A retired 72-year-old man wanted to donate money on a GoFundMe page to help a woman he’s never met, but he mistakenly donated way more than intended
Jim Houck clicked on a GoFundMe page for a woman who lives more than 1,500 miles away from him. He planned to donate $15 to her, instead, he somehow donated $15,787.
“My first thought was, ‘This didn’t happen,’ ” he said of the moment he realized his mistake a few days after making the donation. “Then it was, ‘How could this possibly happen?’ ”
Jim’s donation was to Isata Jalloh (pictured above), a woman who was unfairly fired from her job pushing wheelchairs at Dulles International Airport because she was suspected of asking for a tip. After getting fired, she worried about how she was going to pay her rent at an apartment in Herndon, Virginia, and also send money to her children in Sierra Leone. Jim took pity on her and decided to help out.
But when he noticed he had donated more than intended, he contacted GoFundMe’s customer reps, who are called the Customer Happiness Team, and a representative replied, telling him that: “As for the $15,787 donation, it’s not currently available in our system to refund right away.”
She then listed his three options: “1: You can reach out to the campaign organizer to see if they can refund you directly . . . 2: You may be able to contact your bank or credit card company to dispute the charge for your donation . . . 3: I can personally reach out to the campaign organizer and issue the refund for you as soon as they reply with their confirmation.”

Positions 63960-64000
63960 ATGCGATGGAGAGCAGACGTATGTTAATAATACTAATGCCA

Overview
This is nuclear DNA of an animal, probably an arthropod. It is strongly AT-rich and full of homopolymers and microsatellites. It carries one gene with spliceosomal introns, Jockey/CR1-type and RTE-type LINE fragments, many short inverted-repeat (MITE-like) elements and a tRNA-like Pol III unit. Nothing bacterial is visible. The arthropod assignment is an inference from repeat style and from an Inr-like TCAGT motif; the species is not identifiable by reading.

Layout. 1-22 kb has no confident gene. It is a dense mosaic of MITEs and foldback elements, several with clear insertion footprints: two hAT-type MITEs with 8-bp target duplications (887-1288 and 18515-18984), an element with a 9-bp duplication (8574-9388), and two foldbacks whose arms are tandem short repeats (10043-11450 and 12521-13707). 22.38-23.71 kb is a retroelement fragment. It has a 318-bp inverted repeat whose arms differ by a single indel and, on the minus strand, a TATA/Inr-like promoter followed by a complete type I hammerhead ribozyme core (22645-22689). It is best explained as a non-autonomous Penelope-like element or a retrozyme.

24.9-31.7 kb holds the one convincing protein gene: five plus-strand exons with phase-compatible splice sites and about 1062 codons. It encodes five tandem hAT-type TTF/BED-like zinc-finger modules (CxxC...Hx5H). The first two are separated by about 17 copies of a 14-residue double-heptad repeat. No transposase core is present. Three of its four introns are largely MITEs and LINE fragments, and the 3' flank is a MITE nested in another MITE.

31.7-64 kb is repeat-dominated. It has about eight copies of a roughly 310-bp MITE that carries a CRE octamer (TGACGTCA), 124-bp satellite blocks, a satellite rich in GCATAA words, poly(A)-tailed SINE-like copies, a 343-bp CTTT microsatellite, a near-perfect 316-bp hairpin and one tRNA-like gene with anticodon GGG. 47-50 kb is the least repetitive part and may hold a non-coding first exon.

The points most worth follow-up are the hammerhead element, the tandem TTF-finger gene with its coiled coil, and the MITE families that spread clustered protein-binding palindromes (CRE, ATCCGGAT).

Jim tried all three options. He emailed Isata Jalloh and hoped she would understand and give his money back. He contacted his credit card company, which informed him that he could only dispute the charges once they cleared, and so he waited a few days until they did. He also asked the customer services rep named “Mary” to send an email. Then days passed, and he heard nothing. He sent another email to the company to see whether there were any updates, but there weren’t.
It took a long process because Isata didn’t have a computer and the GoFundMe account was set up by people who wanted to help her, but after days of going back and forth, the people who created the GoFundMe for Isata sifted through over 800 mails and finally found Jim’s donation. Isata, who had made over $45,000 decided immediately that she wanted to return his money.
A spokesperson for GoFundMe, in an email, said mistakes with donations are “a rare occurrence but can happen.”
“This is an extremely rare situation,” the spokesperson said of the $15,787 situation, “and if a mistake, big or small, does occur, the donor will usually recognize it quickly and reach out to our Happiness team for assistance. We are working with the donor and the beneficiary to correct this issue and get the donor his money back.”
In recent days, Jim said he has heard directly from the people helping Isata and he expects to soon receive a check with a large portion of the funds.